Talks thrash out agreement between farmers and Brookfeild Rail

A grain train on the Midland line. Picture: David Baylis
A grain train on the Midland line. Picture: David Baylis

A SPAT between grain growers and Brookfield Rail, which leases its rail to CBH, has been at the crux of discussions about future contracts.

Farmers concerned that their grain may not safely reach port are trying to lock down a long-term agreement for efficient transport on rail on a long-term, sustainable basis without extra costs involved.

Brookfield Rail chief executive Paul Larsen said he was in the middle of negotiations with CBH that would allow grain to continue to be carried on rail while the longer term access agreement was negotiated between the parties.

He said the company wanted to focus on the long-term future of rail in WA and the need for a safe, efficient and sustainable network that would no longer be required to rely on government handouts for its maintenance and operations.

“For many years, Brookfield Rail has not received sufficient revenue from CBH to maintain and operate the 2400km of dedicated grain lines, let alone to invest capital to improve and sustain them,” Mr Larsen said.

He said the situation had arisen because rail was competing with trucks, which did not pay the true costs of their usage of the road compared to rail costs.

To level the playing field, the government had to provide assistance to ensure grain stays on rail.

Mr Larsen said this was unlikely to occur in the future, which meant users of the rail system would have to pay more.

Until the most recent interim deal, Brookfield Rail received between $1.8m and $4.5m in access fees a month, which Mr Larsen said was the equivalent of about $6.50 a tonne of grain.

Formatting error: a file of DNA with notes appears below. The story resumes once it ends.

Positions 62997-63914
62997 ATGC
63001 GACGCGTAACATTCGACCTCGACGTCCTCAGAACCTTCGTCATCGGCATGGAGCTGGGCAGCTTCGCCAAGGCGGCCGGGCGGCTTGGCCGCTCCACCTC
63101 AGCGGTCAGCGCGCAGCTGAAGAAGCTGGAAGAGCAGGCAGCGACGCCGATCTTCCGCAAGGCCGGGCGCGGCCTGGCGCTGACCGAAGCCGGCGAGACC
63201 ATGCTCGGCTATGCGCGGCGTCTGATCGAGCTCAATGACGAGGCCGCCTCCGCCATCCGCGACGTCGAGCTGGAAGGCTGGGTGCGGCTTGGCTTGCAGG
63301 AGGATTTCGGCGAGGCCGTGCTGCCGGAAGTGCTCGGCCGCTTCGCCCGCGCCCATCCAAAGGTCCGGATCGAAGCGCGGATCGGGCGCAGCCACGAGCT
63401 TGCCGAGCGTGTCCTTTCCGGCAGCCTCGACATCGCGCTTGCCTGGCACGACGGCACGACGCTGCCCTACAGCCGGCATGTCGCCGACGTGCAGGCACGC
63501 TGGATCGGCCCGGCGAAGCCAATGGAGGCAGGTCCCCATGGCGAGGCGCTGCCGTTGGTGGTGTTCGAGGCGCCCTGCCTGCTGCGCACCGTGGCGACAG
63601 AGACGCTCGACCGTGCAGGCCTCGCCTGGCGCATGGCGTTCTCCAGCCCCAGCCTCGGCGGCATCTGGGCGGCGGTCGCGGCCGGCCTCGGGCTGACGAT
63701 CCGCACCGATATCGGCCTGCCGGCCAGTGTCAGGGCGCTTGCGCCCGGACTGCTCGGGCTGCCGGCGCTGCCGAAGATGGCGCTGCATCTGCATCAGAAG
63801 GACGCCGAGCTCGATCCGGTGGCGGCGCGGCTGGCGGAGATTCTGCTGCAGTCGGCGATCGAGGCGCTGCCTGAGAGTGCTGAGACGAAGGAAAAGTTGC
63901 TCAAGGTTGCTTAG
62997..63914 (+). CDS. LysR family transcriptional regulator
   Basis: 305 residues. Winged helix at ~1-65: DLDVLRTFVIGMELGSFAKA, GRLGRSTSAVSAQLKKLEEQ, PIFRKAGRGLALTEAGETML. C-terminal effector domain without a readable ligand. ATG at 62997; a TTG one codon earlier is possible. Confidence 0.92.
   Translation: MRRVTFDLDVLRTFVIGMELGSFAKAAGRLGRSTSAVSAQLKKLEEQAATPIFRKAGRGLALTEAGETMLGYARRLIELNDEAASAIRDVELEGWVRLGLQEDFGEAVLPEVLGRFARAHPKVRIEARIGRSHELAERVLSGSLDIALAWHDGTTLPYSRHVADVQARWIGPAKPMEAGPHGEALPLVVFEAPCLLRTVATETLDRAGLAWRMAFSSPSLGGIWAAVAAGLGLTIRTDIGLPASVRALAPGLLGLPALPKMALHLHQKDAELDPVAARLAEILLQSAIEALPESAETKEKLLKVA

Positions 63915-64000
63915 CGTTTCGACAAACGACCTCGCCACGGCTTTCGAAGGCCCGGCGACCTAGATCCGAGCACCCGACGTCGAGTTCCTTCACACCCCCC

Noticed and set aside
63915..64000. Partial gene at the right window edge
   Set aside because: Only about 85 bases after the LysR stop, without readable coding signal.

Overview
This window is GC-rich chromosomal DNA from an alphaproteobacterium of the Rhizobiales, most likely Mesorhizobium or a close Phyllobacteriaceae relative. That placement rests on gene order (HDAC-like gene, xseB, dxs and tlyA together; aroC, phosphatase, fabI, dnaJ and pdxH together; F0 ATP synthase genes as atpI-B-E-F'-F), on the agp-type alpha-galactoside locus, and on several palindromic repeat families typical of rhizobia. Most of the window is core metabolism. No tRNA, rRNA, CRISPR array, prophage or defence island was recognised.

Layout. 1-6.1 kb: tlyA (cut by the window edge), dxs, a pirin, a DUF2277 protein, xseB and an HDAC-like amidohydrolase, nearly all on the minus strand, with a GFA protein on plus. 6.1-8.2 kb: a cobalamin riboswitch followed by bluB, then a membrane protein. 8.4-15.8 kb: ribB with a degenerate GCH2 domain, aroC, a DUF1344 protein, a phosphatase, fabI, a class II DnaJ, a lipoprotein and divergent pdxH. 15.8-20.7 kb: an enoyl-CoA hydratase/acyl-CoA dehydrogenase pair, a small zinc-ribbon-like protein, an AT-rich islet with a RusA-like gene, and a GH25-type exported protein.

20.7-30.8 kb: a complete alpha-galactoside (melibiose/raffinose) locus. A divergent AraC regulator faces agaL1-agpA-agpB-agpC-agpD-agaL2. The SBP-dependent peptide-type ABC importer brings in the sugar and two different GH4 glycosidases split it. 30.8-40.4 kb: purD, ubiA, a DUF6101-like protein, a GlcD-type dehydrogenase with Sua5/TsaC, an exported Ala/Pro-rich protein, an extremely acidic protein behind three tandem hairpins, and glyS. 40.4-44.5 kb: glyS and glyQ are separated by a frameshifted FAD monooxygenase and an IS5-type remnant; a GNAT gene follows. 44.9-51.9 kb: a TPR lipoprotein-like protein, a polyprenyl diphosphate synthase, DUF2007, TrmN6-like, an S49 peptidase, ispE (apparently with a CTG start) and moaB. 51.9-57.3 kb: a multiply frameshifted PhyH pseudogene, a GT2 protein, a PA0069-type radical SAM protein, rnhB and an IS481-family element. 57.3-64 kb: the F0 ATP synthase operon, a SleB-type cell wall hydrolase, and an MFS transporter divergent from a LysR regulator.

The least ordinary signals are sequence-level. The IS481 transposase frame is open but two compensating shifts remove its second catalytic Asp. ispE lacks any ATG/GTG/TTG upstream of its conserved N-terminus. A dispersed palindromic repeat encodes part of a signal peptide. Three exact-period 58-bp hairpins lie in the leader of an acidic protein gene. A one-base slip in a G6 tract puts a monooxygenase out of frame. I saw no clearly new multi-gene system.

This cost to CBH was a relatively small portion of the overall supply chain costs that growers paid to get their crop to market, and represented 2.5 per cent of the ultimate market value of the grain.

Only 55 to 60 per cent, on average, of each year’s grain harvest travels by rail to port, with the remainder moved by road. The rail network has the capacity and capability to do more.

CBH spokeswoman Nikki Wilson-Smith said farmers were concerned they were paying more for transport than in other states and wanted to avoid increases in costs with tight economic margins at the moment.

“I’m not confident they will adopt the rail offer if the costs are too high for farmers as the margins are so tight,” she said.

If CBH commits to move more grain by rail, transporting grain by rail will become more commercially viable than transporting by road.

The broader and long term agreement with rail grain transport is due to be re-negotiated by December.

Mr Larsen said Brookfield and CBH were working towards this and had been for two years.

“We are committed to reaching an agreement by that date, however in doing so we will not compromise on the safety and efficiency of the rail network,” he said.

“We will not resile from the fact that access fees must increase to cover the basic costs of maintaining safe and efficient operations on our tracks for the long term, including re-opening the Tier 3 lines CBH has sought.

“The increase we are proposing is well within the parameters set under the Railways Code 2000.”

Mr Larsen said they would continue to discuss the best way to achieve this at the negotiating table with CBH over the coming weeks.

“Ultimately, we are committed to getting more grain on rail and we are ready to do a deal that meets the long term needs of CBH, their growers and our communities,” he said.